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Education, the Power to End Human Trafficking
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Education, the Power to End Human Trafficking

Confronting the problem.

The crowd shows their support for guest speaker Susan Young, Technical Advisor for Just Ask Prevention, a Virginia organization fighting human trafficking.

The crowd shows their support for guest speaker Susan Young, Technical Advisor for Just Ask Prevention, a Virginia organization fighting human trafficking. Photo by Mercia Hobson.

"No one would think we have a human trafficking problem in this region, but we do," said Sheriff Stacey Ann Kincaid at the start of the three-person panel discussion, “Human Trafficking in Our Neighborhoods, What it Looks Like and How to Stop It.” Presented Oct. 16 at the Vienna Fire Station by The Vienna Woman's Club and Just Ask Prevention, the organization's Founder and Executive Director, Bill Woolf moderated the two-hour discussion.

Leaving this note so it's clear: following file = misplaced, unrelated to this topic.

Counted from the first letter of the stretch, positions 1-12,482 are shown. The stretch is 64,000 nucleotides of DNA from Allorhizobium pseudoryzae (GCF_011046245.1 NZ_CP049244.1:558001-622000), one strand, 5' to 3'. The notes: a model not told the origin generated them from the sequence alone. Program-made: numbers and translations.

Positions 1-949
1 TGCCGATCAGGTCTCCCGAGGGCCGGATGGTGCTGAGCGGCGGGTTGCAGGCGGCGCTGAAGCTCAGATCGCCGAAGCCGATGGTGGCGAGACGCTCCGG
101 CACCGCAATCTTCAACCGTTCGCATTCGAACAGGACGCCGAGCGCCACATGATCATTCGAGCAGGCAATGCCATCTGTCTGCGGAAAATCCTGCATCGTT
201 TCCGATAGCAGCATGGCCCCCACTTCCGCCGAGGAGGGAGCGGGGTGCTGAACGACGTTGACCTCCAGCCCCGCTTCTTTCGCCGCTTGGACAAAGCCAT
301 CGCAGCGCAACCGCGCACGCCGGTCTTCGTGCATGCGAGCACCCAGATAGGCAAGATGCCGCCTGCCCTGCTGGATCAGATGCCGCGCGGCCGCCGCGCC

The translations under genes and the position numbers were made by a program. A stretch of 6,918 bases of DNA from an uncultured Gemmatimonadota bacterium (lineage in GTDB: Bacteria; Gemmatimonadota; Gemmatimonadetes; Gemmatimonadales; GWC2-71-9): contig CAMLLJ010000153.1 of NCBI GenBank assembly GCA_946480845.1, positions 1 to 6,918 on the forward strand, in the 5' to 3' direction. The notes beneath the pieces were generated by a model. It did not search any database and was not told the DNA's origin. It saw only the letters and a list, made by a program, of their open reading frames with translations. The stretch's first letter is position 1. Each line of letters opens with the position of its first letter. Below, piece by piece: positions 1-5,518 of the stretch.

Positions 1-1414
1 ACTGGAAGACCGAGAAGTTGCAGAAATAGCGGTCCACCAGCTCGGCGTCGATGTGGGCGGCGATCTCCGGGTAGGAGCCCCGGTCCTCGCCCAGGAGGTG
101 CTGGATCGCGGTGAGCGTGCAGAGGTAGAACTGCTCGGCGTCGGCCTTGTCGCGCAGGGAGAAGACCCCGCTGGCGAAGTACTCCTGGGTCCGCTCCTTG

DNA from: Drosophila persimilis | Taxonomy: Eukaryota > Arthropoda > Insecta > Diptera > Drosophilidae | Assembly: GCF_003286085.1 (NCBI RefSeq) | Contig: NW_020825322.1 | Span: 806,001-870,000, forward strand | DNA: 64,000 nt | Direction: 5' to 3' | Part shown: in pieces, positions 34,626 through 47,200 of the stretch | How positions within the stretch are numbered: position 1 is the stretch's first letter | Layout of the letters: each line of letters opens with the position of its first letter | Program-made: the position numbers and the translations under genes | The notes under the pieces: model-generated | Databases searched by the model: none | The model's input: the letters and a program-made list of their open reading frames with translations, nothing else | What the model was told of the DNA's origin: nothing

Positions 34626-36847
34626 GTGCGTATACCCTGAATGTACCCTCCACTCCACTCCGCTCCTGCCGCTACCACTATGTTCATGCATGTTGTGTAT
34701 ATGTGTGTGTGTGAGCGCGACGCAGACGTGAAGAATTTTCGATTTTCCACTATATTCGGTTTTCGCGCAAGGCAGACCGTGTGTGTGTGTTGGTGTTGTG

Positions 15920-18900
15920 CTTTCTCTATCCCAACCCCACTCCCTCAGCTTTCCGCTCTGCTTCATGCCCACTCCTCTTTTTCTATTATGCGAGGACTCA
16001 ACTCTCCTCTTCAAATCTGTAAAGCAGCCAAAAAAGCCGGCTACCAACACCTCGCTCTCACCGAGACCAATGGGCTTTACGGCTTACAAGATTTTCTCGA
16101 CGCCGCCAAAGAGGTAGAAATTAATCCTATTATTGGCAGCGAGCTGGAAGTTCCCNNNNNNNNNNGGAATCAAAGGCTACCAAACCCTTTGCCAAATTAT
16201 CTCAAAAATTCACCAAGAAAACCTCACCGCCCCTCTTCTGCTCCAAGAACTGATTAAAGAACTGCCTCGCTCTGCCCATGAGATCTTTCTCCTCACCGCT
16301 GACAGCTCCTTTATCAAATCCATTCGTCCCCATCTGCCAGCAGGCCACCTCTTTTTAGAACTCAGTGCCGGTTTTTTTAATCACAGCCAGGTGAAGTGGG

During an interview before the program, Woolf described how Just Ask Prevention, a not-for-profit educational organization based in McLean, came about. Woolf said while he was still working in law enforcement he thought perhaps he could do a little prevention education alongside investigations. However, as programming grew, Woolf started to see the effectiveness of learning about human trafficking. Woolf said when one particular case impacted him, he knew it was time to move forward with educational programs as a means to end trafficking.

Woolf recalled a case where, unbeknownst to a teenaged girl, a trafficker was grooming the girl.